The Courier News from Blytheville, Arkansas on August 23, 1950 · Page 6
Get access to this page with a Free Trial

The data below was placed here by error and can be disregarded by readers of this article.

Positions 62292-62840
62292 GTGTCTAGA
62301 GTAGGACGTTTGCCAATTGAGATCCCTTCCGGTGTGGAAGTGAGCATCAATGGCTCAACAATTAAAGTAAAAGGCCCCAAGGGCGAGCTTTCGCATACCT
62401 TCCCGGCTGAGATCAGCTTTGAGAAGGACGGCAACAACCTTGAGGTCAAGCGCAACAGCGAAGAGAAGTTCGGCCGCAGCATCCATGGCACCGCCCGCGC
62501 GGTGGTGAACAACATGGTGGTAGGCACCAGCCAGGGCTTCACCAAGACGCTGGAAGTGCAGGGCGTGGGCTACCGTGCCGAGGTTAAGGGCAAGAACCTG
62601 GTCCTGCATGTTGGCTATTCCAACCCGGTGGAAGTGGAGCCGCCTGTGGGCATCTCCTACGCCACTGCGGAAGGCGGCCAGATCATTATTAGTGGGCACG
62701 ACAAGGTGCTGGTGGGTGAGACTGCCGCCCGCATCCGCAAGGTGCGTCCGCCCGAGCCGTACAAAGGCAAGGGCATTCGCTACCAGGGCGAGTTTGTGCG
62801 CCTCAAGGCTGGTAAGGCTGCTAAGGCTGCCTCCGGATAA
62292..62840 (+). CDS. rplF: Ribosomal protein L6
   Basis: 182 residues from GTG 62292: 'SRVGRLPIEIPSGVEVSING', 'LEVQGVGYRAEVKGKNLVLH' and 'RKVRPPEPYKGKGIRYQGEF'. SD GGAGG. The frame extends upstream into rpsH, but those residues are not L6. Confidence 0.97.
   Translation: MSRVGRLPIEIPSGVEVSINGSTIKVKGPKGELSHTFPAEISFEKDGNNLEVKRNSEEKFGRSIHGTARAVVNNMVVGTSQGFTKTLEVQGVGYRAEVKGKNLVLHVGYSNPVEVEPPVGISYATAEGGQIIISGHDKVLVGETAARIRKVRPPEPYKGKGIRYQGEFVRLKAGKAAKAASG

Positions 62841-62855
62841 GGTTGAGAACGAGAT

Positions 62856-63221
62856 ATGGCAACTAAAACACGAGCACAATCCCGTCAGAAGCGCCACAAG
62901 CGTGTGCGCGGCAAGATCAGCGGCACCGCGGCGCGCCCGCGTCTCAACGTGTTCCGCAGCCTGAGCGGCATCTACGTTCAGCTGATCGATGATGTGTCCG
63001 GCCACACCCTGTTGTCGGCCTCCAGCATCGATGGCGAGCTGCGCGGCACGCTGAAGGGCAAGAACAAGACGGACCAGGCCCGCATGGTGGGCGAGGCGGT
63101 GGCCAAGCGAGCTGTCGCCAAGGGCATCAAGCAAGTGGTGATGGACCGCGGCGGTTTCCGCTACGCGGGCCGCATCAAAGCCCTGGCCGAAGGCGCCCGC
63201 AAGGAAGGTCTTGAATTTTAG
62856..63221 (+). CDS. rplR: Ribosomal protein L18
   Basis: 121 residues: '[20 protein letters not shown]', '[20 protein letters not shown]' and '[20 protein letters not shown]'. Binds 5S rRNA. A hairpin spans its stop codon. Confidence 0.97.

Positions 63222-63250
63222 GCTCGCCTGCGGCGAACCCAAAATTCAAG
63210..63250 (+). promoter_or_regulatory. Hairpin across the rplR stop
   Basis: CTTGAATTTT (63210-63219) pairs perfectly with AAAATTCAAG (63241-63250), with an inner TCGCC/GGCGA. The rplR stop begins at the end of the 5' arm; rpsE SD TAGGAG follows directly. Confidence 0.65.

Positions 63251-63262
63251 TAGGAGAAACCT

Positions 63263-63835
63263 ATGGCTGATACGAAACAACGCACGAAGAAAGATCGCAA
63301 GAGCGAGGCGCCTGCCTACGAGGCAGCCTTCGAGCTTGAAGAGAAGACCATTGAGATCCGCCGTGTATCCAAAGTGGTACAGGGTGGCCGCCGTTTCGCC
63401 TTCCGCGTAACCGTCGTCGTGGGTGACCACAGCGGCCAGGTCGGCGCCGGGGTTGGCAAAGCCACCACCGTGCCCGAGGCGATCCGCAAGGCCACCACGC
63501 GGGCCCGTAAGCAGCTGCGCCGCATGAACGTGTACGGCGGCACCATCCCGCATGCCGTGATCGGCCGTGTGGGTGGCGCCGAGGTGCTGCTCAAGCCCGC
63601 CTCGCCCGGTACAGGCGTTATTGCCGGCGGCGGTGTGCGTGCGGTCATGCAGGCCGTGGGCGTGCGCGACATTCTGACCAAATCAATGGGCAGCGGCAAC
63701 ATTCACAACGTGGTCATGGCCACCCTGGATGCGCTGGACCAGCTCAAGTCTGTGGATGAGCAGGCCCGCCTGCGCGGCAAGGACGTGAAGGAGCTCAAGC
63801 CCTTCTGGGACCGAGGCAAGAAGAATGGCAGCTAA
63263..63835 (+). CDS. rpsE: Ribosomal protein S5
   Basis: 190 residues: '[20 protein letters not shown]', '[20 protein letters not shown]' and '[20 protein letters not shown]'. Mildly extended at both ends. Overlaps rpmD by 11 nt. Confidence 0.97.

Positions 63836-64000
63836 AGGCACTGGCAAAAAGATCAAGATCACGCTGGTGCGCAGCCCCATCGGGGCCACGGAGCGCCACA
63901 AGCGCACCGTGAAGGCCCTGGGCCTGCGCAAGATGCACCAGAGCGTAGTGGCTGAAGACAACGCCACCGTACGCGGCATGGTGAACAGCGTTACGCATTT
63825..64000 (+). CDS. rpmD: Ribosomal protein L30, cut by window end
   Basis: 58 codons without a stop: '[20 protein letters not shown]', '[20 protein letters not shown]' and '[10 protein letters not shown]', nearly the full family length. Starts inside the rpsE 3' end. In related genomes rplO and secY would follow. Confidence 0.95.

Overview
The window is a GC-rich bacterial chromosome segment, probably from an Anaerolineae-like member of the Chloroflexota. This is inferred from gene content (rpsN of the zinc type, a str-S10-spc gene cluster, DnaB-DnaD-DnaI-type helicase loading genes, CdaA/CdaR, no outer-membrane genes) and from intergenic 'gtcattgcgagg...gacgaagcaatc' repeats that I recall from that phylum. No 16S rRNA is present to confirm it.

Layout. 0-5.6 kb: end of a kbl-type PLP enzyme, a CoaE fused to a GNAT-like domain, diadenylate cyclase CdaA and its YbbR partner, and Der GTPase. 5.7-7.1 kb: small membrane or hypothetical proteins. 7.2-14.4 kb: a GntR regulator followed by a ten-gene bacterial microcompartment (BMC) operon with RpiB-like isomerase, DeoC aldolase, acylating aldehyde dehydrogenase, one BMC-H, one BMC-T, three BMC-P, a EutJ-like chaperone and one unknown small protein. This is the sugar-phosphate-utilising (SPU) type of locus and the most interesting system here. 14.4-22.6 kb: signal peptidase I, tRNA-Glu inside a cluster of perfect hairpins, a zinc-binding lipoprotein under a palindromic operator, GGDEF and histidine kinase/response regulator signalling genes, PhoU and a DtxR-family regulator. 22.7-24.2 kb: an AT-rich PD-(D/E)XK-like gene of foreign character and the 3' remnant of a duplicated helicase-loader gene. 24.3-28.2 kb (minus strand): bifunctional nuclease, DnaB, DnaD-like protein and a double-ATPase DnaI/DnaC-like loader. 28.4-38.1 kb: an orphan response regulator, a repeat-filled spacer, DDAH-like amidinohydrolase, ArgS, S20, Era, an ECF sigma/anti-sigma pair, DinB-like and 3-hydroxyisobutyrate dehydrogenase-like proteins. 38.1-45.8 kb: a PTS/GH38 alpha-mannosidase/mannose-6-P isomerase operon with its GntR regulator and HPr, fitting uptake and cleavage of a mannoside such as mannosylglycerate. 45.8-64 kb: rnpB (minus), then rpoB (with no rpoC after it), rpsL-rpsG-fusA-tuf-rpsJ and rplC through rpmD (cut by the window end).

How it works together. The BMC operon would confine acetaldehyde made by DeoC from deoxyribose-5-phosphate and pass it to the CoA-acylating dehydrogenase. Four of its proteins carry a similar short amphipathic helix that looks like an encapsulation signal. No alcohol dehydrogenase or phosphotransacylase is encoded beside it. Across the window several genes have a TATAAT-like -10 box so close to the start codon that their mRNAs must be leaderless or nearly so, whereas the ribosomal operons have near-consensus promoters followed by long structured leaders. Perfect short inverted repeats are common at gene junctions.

The Courier News from Blytheville, Arkansas · Page 6

Blytheville, Arkansas
Issue Date:
Wednesday, August 23, 1950
Page 6
Start Free Trial